All over the meadow and the hill!
Buds're bustin' outa bushes
And the rompin' river pushes
Ev'ry little wheel that wheels beside the mill!
So goes the Rodgers and Hammerstein song, from the musical Carousel.
At first glance you wouldn't think that the song has much to do with Siamese cats, although much of June has been very wet in many parts of the world and that rompin' river has been a raging torrent - sensible Siamese cats have been snuggled up in their blankets!
June is bustin' out all over!
The saplin's are bustin' out with sap!
Love has found my brother, Junior
And my sister's even loonier!
And my Ma is gettin' kittenish with Pap!
And it's here that the song, which is all about love, begins to have some relevance. June falls right in the middle of the 'kitten season' months.
Kitten season is dreaded by rescue centers everywhere. It's the time when un-neutered ferals and strays give birth and fill shelters and foster homes to bursting with pregnant moms and kittens, stretching resources to their limit.
Sadly, many kittens don't even reach the safety of an animal shelter, dying from illness or malnutrition or growing up to become ferals themselves.
There have been some horrifying stories recently about the ways in which people try to get rid of unwanted kittens. A couple of weeks ago I read an account of kittens in North Carolina being thrown from moving cars on highways and over bridges.
Happily, some of these were rescued, including one little chap with Siamese coloring, but not all of them survived. Sometimes, cruelty to animals knows no bounds and kittens are abandoned, thrown in dumpsters, drowned, or worse.
But rather than dwelling on unhappy thoughts, I'd like to focus on rescuers, and the lucky kittens they found that go on to lead happy, healthy lives.
Back in the early days of this website before Facebook became well-established and people started joining groups and making contacts there, we used to receive articles from people sharing stories about their cats.
Recently I've been re-reading these, and I wanted to share some of the ones relating to 'found' kittens.
The earliest of the stories dates from around 2010, so many of these cats may still be alive - they'd be around nine or ten now and I'd love to hear how they're doing! If any of these articles were written by you, do drop me a line with an update.
Criss-crossing the globe, from Portugal to Mexico to Israel to South Africa, and from all corners of North America - Canada to California, Mississippi to Massachusetts and Alabama to Washington, here are some heartwarming tales, and even happier tails!
Clicking the photos or the links in each section opens a new window or tab where you can read each story in full.
In one of the first stories we ever received, way back in 2010, Susan in northern Portugal told us about the kitten she found outside a Portuguese beach café.
No-one knew where the kitten had come from, or whether anyone owned it, and after asking around and leaving her phone number with the café, Susan took it home.
Naming the kitten Safira - Sapphire in Portuguese - and nicknaming her Saffy, Susan returned to give us an update in 2013, by which time Safira had grown into a beautiful dark seal point.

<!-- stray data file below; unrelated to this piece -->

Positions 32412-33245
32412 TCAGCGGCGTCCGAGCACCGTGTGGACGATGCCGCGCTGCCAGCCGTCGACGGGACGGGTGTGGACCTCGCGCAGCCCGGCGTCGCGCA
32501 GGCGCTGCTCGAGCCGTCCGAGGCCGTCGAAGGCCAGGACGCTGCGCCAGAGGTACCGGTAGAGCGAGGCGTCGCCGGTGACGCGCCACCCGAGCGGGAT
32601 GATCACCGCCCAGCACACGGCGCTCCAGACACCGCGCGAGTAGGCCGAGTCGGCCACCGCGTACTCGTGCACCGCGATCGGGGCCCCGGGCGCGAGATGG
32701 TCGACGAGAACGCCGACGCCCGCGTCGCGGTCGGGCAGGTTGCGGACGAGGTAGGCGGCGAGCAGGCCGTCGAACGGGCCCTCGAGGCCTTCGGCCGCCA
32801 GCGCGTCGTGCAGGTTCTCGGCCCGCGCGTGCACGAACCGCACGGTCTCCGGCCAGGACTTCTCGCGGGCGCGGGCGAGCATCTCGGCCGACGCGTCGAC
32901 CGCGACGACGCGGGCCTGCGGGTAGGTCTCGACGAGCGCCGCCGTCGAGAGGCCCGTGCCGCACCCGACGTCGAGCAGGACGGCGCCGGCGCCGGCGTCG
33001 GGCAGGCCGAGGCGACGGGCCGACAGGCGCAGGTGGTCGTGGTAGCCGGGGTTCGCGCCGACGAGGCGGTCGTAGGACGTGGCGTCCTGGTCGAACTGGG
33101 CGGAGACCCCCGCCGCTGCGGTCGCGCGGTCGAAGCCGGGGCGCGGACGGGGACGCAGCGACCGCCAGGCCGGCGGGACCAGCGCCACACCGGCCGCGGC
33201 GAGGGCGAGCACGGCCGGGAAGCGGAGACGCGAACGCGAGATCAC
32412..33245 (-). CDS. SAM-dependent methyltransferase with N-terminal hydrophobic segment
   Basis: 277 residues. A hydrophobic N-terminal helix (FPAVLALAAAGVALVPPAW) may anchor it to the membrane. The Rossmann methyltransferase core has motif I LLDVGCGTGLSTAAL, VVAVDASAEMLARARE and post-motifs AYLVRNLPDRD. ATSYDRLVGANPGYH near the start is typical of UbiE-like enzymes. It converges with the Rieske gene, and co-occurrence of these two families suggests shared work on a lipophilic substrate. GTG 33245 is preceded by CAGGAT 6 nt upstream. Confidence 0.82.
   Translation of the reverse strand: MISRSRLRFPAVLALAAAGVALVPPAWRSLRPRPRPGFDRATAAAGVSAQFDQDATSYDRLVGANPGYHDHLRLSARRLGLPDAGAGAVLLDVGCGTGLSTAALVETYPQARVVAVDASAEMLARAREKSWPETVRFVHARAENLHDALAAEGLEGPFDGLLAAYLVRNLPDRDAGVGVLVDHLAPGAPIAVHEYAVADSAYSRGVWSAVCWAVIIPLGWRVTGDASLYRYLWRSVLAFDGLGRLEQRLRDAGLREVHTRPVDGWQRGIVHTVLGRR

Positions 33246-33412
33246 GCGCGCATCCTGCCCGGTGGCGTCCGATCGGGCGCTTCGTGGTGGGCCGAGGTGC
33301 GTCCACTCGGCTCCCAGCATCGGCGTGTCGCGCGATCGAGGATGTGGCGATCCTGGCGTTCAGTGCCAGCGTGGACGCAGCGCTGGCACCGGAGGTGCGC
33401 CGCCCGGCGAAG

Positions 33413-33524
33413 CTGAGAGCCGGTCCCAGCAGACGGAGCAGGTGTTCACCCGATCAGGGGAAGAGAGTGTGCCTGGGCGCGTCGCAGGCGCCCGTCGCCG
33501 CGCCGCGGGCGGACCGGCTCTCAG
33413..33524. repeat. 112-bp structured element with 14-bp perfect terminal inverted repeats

Meanwhile, on the other side of the ocean, in Mexico, Andrea Winter was in the middle of a Mexican Independence Day party when she heard the tiniest of mews coming from the direction of her garage at 3 a.m.
Alone, thin, terrified and covered in burrs but otherwise uninjured, the kitten (subsequently named Newton) was the sweetest little thing and very friendly - like Safira above, she was fond of sitting on a shoulder, like a little parrot!
Judy, in Israel, was heartbroken and grief-stricken after the loss of Lotto, the third of her three 'moggies' - mixed-breed cats.
She'd always wanted a Siamese, but felt that she couldn't afford a pedigree and anyway, she always went for cats in need.
And then she found Whisky. Thrown out and deserted, Whisky found his way to Judy at just the right time for both of them, and went on to become the 'big brother' to a further rescued kitten, a tiny black and white scrap that Judy named Blighty.
With a remarkably similar story, but a continent away, Elsa in South Africa was also grieving the loss of a precious cat.
Elsa eventually got to a point when she was ready to welcome another cat into her life, and adopted a scared little ginger kitten she named Lord Fluffington.
As luck would have it, only a week later Elsa received a call from a friend asking her if she'd like to have a seven-month-old Siamese kitten, who'd been kept in a cage all his life.
Terrified of everything and everybody, and prone to disappearing and hiding away in dark places (a habit that gave him his name, Houdini), the kitten took a long time to settle but with lots of love and attention from Elsa, he eventually developed into a loving playful boy who adored his ginger brother.
Our next group of rescues takes us the length and breadth of North America, from easternmost Canada to westernmost California, from Massachusetts to Mississippi and, in our final trio of stories, almost from A to Z, from Alabama to Washington.
Paige, living in Prince Edward Island near the easternmost tip of Canada, found a four-month-old kitten in a ditch. She fed the scared, skinny, hungry cat for two weeks before realizing that no-one was going to claim him, and then took him in herself.